Students overseas go head-over-heels in online acrobatic school

The livestreaming acrobatic classes were set up by teachers of Wuqiao county for students, mostly from developing countries, with the aim of promoting acrobatics exchanges.


A teacher and students demonstrate acrobatics through livestream classes on Aug 9. The lessons are widely provided to students of the Hebei Wuqiao Acrobatic Art School. [LIU TIANQI/FOR CHINA DAILY]

August 18, 2022

BEIJING – Online workout videos may be widely popular, but some overseas students are raising the bar by learning acrobatics online through livestream classes.

Forty-five students from Laos and Cambodia recently began mastering skills in tumbling, twisting, spinning, flying, leaping and balancing, with help from teachers in Wuqiao, a county known nationwide for nurturing acrobatic talent in Hebei province.

“Chinese acrobatic movements attract me very much,” said student Thidavone Beua from Laos. “They require precision, and I want to learn that.”

At age 20, she is a performer in an acrobatic troupe in her country. She attended Chinese classes for four times.

“I like performing tricks with diabolos, or doukongzhu, the most,” she said, referring to an acrobatics routine that uses spinning cups. She added that her movements-such as tossing and catching the cups-have improved in the past few days because of the online instruction.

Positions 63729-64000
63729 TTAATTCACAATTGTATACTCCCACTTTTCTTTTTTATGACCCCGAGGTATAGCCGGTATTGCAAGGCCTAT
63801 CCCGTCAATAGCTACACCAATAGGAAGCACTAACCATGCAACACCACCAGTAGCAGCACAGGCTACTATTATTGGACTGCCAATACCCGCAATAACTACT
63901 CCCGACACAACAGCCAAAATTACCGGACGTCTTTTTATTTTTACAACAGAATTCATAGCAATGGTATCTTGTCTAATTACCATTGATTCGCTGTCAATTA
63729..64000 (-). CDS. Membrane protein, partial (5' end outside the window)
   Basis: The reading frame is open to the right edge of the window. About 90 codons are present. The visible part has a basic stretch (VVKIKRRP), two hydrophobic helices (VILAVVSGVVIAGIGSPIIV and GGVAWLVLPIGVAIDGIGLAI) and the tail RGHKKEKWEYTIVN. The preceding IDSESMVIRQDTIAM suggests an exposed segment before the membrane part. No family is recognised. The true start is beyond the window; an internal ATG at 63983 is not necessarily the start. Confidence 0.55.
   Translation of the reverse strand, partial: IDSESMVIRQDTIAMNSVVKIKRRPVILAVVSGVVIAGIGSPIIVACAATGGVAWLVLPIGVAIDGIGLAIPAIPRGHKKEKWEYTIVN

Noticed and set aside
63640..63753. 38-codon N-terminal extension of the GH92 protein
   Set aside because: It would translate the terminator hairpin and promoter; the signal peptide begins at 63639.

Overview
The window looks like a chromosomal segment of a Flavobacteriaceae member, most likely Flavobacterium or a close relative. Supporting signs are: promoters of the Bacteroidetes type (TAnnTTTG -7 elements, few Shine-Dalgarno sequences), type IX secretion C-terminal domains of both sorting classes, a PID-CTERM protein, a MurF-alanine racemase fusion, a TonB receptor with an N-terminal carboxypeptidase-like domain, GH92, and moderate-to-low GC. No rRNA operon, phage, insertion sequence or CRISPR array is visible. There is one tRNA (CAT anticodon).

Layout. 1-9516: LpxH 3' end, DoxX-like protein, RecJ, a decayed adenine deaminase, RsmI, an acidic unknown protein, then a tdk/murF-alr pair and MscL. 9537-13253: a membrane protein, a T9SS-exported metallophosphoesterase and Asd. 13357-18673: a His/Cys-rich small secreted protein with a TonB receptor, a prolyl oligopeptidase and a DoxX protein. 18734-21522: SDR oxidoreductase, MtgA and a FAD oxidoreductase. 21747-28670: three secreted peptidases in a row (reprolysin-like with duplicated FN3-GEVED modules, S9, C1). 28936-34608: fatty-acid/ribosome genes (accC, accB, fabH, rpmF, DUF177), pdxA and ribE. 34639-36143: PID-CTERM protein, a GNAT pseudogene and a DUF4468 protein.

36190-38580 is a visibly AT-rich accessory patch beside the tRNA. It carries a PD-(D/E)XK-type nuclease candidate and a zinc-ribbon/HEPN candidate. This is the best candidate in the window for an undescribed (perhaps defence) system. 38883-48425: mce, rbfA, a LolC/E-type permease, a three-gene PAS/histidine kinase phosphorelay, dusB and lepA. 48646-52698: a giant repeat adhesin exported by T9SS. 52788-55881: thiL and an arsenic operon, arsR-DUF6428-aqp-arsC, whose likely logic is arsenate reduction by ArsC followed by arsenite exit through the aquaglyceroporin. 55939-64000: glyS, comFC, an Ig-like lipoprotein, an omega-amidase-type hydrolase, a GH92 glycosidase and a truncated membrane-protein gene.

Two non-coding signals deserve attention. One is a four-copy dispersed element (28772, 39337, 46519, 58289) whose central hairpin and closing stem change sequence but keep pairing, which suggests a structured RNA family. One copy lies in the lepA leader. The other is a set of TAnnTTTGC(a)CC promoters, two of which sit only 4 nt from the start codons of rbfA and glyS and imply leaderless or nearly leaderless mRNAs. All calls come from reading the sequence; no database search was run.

The classes, conducted by the Hebei Wuqiao Acrobatic Art School, began on Aug 8 and will last for three months. Organized by the training center of the Ministry of Commerce, the classes have been held annually since 2002.

They were set up for students, mostly from developing countries, with the aim of promoting acrobatics exchanges, said Duan Yong, head of the school’s international exchange department.

“We have trained more than 500 students from over 40 countries, including Nepal, Kenya and Ethiopia,” Duan said.

He added that before 2021, the students came to China and attended classes in Wuqiao county, where the school is located. But the COVID-19 pandemic disrupted the classes. In-person teaching was eliminated and classes were moved online last year. The students, ranging in age from 13 to 30-something, are acrobatics performers in their own countries.

“Overseas students like Beua are very active and enthusiastic. They are good at communicating with teachers about specific techniques,” said teacher Ma Shumin, who has been teaching acrobatics for more than 30 years at the school.

Ma said 28 acrobatic performances will be developed during the three months of training, including diabolos, contortion and aerial skills.

Although the online classes have helped a lot in continuing the lessons during the COVID-19 era, they do not meet the high standards of teachers such as Ma.

“Online teaching makes it difficult for teachers to observe the students’ movements and expressions closely, especially their strength and flexibility,” Ma said, adding acrobatics training demands high standards and great attention to detail.

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